The setup was fairly unexpected, and for that, the movie deserves some points. I didn’t expect the movie to weave in between a documentary storytelling style, and a third-person account of the story’s focus, Wikus Van De Merwe (played by Sharlto Copley, a standby actor in Neill Blomkamp movies).
I also did not expect the aliens to show up as early as they did in the movie. District 9 defied convention, and showed it self to be a different animal than the typical alien-thriller/alien-horror style film. Again, it’s deserving of some points in that regard, though by nature it is more of a Sci-Fi than a horror film.
The setup allowed for a lighthearted atmosphere, at least early on. However, if Blomkamp was so much as suggesting that the average viewer couldn’t pick up on the heavy-handed foreshadowing (the aliens are dangerous; gee, who saw that coming?), he was clearly equating the viewing audience with a dull knife. And that is the problem with a lot of movies, regardless of genre; they’re patronizing and don’t expect you to try to piece things together all on your own. District 9 is not the primary example of this, but you have to admit that its message isn’t particularly subtle.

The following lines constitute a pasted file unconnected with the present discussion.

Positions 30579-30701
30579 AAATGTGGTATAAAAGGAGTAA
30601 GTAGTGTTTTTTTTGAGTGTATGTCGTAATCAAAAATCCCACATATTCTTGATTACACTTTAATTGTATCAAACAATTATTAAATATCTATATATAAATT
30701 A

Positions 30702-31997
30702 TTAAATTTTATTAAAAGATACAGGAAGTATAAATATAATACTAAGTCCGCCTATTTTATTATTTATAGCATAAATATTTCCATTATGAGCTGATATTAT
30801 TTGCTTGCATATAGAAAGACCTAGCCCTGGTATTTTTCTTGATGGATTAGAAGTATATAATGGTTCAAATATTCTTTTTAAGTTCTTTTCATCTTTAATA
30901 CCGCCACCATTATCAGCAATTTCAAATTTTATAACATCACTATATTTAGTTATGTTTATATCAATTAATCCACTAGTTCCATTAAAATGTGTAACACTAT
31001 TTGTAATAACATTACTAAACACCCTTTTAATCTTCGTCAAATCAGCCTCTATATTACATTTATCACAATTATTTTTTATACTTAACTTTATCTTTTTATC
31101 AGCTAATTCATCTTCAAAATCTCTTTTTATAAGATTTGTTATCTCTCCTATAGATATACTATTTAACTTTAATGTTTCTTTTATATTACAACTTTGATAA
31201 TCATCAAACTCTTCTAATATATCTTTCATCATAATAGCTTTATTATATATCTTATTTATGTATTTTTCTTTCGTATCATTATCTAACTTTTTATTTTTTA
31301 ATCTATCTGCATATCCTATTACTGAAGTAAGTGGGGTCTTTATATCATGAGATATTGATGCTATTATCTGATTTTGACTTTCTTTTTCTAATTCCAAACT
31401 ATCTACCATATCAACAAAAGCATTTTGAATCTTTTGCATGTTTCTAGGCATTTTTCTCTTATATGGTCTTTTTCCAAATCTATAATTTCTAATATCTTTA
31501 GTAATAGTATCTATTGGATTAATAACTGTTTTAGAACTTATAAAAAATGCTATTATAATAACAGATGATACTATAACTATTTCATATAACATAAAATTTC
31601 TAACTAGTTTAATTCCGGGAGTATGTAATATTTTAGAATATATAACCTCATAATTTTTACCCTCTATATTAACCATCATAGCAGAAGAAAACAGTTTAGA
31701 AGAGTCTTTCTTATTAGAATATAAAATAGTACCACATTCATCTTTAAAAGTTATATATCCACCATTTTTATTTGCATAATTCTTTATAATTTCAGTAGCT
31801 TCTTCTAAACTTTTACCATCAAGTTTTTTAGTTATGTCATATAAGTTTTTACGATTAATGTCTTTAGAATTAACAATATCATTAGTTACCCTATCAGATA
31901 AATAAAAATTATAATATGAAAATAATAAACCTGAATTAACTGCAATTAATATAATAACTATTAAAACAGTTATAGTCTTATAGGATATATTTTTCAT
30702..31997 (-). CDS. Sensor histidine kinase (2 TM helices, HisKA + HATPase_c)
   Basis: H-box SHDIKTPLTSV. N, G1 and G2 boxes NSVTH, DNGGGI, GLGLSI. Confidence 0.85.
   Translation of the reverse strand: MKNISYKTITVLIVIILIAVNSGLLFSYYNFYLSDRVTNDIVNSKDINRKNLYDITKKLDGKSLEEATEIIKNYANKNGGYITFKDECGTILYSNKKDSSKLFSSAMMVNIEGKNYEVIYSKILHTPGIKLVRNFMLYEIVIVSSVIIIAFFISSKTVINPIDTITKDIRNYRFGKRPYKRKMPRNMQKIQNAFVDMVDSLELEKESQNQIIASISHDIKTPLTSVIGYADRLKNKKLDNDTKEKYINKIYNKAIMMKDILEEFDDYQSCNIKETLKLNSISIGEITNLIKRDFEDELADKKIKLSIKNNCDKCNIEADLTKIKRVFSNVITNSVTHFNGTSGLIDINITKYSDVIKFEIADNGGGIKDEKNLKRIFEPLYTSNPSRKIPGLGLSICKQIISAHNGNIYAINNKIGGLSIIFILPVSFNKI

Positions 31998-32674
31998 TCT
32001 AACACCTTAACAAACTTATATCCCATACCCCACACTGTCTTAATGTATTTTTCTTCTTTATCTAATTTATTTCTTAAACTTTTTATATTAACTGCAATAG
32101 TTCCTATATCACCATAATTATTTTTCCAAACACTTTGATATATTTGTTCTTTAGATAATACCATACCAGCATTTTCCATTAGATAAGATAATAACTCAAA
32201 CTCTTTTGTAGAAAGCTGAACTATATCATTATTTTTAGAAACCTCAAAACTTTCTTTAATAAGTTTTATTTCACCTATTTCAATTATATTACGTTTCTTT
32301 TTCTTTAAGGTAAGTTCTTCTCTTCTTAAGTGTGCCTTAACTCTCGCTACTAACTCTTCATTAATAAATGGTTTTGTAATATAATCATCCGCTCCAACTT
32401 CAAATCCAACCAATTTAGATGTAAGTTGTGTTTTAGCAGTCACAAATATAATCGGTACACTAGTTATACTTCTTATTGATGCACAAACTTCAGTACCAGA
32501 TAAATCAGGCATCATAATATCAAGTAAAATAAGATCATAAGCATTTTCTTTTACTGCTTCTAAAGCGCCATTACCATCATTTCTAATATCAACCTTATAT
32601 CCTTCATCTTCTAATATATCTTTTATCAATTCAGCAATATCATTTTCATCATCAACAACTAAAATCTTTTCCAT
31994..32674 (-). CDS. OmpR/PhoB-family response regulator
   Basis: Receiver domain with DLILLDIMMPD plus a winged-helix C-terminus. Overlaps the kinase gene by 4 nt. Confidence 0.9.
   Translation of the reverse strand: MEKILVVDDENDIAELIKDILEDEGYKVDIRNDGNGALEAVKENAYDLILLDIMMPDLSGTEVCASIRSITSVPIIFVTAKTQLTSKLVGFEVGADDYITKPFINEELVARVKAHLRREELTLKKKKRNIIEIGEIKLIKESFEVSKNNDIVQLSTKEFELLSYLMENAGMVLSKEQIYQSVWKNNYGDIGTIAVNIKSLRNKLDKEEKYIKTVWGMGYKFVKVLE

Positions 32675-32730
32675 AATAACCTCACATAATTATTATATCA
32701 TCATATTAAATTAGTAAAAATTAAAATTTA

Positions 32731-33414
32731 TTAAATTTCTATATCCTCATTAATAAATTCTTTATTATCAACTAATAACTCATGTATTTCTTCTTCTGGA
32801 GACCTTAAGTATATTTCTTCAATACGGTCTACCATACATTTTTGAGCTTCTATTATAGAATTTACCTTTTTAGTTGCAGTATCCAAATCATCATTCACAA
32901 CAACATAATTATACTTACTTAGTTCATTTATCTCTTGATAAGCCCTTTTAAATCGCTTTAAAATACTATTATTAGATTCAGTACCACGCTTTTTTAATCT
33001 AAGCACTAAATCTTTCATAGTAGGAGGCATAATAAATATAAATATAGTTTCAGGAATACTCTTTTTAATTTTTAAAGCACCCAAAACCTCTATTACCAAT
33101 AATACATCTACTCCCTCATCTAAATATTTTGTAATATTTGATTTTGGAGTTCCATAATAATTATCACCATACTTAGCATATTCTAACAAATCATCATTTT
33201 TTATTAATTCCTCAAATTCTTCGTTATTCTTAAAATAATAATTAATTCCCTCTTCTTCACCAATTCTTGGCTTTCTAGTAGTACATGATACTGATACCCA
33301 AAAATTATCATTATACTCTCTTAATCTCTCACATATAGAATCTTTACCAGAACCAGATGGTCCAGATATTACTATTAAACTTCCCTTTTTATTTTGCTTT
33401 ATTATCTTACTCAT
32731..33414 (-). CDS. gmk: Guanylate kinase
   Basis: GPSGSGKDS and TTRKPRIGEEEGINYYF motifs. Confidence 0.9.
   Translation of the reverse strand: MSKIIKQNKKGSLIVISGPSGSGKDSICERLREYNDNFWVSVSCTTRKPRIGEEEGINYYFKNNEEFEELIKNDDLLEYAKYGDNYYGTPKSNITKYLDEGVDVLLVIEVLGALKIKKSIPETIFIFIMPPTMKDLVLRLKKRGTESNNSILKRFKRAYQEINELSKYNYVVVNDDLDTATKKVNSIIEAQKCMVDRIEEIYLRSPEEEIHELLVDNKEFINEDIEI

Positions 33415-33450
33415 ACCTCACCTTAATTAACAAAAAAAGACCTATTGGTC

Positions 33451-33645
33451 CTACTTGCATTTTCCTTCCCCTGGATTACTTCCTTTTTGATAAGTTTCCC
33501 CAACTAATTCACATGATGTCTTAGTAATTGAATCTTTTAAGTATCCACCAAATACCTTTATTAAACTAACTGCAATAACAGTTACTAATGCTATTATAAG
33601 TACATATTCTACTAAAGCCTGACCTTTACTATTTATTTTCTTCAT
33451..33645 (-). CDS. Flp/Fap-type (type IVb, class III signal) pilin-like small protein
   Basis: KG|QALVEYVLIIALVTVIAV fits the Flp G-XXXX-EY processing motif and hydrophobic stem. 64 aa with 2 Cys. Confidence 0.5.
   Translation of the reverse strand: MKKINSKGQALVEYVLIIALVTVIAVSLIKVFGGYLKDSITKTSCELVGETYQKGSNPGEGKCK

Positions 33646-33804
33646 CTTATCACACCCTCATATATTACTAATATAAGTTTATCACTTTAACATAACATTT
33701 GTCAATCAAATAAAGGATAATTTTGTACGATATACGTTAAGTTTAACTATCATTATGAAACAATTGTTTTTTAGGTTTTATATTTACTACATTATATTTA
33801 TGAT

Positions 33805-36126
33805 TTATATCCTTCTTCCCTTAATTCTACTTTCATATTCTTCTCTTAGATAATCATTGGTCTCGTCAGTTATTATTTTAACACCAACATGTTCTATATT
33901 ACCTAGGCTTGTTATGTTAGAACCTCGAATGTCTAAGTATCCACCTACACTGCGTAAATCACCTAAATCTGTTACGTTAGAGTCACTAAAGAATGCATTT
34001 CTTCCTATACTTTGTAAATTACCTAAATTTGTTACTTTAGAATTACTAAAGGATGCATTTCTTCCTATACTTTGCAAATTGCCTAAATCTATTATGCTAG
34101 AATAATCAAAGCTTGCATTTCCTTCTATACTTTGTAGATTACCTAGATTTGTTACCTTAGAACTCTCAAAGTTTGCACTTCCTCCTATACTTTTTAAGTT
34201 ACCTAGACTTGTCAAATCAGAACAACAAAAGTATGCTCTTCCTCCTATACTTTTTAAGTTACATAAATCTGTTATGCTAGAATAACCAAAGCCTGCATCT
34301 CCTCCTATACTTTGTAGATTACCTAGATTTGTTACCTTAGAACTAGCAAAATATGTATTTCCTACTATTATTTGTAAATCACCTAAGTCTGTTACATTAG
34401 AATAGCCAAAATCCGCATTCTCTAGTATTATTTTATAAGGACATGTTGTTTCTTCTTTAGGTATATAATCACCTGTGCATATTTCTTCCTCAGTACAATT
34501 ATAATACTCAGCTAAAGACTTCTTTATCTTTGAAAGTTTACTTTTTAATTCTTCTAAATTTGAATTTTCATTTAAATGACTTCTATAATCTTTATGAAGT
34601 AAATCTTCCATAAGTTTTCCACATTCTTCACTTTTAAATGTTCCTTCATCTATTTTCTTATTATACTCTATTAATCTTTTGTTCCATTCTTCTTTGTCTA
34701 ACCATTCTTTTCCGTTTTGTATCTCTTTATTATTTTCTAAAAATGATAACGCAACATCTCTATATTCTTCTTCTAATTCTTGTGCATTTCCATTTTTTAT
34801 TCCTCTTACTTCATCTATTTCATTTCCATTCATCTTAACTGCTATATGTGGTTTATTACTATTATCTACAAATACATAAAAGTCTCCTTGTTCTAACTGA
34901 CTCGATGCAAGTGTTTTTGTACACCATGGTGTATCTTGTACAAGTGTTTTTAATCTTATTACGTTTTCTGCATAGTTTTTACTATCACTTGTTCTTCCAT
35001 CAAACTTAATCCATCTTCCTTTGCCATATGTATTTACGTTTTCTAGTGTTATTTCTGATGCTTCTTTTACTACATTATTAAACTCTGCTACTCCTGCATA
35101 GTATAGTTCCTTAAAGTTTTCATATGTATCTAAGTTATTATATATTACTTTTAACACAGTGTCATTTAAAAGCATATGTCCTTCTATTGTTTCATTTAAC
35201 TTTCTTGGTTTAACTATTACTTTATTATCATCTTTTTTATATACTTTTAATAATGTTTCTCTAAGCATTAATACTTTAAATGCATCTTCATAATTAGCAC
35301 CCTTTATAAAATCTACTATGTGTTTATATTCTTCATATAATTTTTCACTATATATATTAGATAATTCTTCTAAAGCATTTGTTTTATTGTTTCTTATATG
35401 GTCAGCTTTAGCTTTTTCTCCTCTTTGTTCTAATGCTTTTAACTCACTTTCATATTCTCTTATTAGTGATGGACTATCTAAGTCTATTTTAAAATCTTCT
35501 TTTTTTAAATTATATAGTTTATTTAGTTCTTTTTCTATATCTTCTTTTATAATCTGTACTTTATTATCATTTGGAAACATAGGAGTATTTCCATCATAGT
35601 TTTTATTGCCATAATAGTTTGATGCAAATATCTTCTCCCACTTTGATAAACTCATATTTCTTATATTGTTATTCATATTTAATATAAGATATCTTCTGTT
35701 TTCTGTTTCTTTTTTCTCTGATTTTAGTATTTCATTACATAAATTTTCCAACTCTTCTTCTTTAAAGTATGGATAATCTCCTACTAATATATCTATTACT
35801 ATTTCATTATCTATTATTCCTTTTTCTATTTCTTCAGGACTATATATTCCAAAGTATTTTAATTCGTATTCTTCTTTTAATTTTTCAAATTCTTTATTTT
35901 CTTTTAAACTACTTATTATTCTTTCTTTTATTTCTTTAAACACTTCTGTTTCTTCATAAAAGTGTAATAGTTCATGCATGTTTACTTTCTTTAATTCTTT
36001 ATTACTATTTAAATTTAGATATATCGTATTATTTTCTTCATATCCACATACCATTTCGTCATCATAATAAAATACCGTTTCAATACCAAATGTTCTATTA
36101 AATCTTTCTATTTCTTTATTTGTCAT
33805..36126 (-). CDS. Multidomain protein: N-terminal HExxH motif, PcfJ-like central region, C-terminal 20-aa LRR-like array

And, speaking of dull knives, Wikus may very well be one, at least when it comes to the utter lack of caution with which he deals with the aliens. It is clear that he relishes in his work, but there seems to be absolutely no reason why he shouldn’t be going about his duties with a little more care (except for plot convenience).